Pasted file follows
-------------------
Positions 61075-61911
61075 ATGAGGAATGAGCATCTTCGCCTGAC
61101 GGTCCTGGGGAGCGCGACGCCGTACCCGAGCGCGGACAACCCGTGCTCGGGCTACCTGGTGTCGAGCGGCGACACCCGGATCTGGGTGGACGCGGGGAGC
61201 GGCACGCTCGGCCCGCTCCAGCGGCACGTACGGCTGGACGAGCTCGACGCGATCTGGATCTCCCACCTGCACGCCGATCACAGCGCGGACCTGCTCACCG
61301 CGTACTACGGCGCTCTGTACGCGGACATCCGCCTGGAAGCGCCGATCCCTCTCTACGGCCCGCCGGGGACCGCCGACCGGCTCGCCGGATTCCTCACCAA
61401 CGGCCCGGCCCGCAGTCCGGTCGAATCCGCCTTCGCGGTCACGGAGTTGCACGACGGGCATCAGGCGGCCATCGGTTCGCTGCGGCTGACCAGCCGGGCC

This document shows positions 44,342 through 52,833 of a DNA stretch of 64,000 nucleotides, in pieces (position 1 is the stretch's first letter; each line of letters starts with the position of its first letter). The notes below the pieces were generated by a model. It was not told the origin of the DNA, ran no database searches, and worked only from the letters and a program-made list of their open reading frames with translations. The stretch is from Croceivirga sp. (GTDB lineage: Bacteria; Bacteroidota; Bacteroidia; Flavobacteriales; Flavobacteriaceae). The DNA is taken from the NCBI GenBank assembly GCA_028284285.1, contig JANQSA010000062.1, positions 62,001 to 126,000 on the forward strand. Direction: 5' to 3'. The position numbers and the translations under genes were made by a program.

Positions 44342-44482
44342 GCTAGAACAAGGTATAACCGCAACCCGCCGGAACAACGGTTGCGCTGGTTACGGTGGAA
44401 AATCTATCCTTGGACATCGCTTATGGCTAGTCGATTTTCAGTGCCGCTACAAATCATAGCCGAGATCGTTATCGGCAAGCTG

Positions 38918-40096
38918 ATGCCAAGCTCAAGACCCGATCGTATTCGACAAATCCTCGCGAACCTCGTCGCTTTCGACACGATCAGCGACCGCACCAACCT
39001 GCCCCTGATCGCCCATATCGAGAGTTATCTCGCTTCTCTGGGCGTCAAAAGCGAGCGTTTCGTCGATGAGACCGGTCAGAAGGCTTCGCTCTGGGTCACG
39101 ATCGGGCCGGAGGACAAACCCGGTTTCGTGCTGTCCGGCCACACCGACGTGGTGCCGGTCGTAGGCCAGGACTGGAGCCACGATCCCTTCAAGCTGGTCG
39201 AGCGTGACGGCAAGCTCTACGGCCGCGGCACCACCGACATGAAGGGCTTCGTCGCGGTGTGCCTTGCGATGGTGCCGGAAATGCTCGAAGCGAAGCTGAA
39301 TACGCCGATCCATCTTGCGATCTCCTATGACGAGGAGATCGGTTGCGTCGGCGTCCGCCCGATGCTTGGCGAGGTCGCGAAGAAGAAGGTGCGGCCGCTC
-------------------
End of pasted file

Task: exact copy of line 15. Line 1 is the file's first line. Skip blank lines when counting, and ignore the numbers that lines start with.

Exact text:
39201 AGCGTGACGGCAAGCTCTACGGCCGCGGCACCACCGACATGAAGGGCTTCGTCGCGGTGTGCCTTGCGATGGTGCCGGAAATGCTCGAAGCGAAGCTGAA